Andrew John of Melbourne University (who is one of the co-authors of the study cited above) is an economist whose research focuses largely on consumer boycotts. In his research articles, he uses the term “boycott” – but alternatively, he frequently uses the phrase “purchase sacrifice.” I think that’s a brilliant phrase – because if you think about it, participating in a boycott is really all about sacrifice. It’s a purchase sacrifice, and a time, energy, and resources sacrifice – especially when it comes to researching which companies are LGBTQ-friendly or -unfriendly. Boycotting a company or product might require buying an alternative brand that’s more expensive, or not as easy or convenient to obtain (which, for some, might be a significant sacrifice, depending on one’s socioeconomic status). If I need to disconnect my Dish and pay $10 extra per month for DirectTV (or just tell myself, who needs TV, anyway?), forego the thick, plush towels from Bed, Bath, and Beyond and get the ones that feel a little scratchy from Target, stop drinking my Celestial Seasonings herb tea and either do without or make a special trip to a more expensive store to get some other brand, force my cat to eat something other than Purina Cat Chow, find some way to explain to my kid why Toys R Us is bad (and then try to find an alternative), spend hours trying to keep track of the “good” companies and “bad” companies, and then feel all guilty because I just found out that Barilla is a “bad” company after I’ve bought five boxes of pasta – if my immediate personal loss is greater than the long-term potential gain, then the motivation to boycott is likely to be low. That’s probably how I felt years ago, when I chose to cross the boycott line and eat at Wendy’s – that it wasn’t worth giving up the burger.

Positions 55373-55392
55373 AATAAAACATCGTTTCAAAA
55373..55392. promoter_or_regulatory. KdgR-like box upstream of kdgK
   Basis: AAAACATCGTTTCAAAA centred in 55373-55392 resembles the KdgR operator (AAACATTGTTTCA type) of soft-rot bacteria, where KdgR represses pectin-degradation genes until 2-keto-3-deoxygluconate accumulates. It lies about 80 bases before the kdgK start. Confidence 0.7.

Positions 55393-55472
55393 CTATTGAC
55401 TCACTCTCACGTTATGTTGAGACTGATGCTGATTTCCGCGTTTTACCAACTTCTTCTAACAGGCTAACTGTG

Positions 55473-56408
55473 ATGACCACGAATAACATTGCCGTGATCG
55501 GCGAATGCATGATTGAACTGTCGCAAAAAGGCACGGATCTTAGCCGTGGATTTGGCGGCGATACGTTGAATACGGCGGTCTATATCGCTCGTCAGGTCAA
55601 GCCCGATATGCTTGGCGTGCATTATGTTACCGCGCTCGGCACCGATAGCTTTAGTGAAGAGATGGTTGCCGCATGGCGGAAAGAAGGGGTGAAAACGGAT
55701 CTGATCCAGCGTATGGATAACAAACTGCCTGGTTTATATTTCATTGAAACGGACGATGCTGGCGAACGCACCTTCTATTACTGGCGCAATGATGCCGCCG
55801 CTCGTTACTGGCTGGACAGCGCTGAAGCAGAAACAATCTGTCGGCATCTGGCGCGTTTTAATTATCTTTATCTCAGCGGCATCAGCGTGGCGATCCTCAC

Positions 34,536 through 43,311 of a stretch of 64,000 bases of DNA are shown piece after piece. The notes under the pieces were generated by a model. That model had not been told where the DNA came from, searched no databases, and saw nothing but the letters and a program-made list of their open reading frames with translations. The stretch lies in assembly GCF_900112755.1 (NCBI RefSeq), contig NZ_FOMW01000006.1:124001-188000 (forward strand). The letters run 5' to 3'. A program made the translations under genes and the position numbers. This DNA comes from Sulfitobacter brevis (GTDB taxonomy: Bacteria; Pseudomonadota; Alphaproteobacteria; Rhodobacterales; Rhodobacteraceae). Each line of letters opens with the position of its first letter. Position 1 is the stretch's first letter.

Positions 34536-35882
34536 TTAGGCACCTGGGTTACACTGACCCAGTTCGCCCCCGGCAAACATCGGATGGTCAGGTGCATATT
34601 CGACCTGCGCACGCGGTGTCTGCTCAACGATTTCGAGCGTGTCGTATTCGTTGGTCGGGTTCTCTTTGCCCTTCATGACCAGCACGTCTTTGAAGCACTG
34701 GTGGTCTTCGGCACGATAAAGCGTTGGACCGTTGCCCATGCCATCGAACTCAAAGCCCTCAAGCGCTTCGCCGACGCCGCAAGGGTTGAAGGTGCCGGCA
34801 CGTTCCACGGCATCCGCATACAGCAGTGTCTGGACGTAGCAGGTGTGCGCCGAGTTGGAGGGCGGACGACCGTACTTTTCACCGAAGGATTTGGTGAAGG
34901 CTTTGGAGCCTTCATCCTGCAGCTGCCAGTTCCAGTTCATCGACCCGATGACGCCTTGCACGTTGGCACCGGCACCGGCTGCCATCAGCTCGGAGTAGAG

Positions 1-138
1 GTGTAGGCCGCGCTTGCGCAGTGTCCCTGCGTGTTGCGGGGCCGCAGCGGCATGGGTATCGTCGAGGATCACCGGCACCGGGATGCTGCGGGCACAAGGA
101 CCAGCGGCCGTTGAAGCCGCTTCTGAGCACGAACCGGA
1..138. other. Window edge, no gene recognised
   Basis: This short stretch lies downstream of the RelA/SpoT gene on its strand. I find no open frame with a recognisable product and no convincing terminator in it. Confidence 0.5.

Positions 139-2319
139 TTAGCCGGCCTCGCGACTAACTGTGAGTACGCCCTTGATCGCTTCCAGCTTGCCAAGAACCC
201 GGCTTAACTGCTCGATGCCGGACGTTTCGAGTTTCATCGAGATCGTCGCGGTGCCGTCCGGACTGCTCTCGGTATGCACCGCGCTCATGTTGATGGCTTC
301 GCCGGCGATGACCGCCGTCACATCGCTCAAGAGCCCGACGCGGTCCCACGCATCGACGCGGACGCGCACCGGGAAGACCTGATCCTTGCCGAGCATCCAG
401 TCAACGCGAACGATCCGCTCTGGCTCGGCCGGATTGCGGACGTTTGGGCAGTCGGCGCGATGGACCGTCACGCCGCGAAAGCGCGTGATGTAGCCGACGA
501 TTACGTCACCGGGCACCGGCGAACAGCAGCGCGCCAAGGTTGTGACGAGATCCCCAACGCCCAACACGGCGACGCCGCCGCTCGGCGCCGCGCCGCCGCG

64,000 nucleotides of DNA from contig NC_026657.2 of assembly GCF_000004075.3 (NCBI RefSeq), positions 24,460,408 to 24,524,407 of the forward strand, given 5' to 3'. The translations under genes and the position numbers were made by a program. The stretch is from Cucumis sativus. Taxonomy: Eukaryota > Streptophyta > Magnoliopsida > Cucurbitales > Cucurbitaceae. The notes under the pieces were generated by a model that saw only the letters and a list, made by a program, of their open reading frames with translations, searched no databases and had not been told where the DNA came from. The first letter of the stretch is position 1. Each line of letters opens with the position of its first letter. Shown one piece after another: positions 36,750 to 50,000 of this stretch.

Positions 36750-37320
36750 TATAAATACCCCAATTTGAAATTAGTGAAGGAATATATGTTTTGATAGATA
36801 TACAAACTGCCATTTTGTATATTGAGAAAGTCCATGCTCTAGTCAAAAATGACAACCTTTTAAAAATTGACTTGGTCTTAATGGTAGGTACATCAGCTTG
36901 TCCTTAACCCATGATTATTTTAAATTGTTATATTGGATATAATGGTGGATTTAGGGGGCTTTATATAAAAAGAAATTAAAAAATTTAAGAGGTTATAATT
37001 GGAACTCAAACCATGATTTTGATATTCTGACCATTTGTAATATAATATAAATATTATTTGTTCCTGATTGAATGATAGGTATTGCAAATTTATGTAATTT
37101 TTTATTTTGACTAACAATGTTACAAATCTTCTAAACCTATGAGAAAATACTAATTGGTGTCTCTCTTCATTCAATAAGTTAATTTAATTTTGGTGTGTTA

I wonder if, instead of using the word “boycott,” we name the action more clearly and say, “We’re asking you to make a purchase sacrifice in support of the LGBTQ community.” Would higher levels of boycott participation result? I bet it would to some extent, although I have nothing other than gut feeling to back this up. There’s something about that phrase that reminds me that I’m in the driver’s seat when I make my spending choices – and I can also be in the driver’s seat regarding what losses I’m willing or able to take. Activists love to be in the driver’s seat – or at least feel like they are, especially given the level of disempowerment and marginalization many of us have experienced.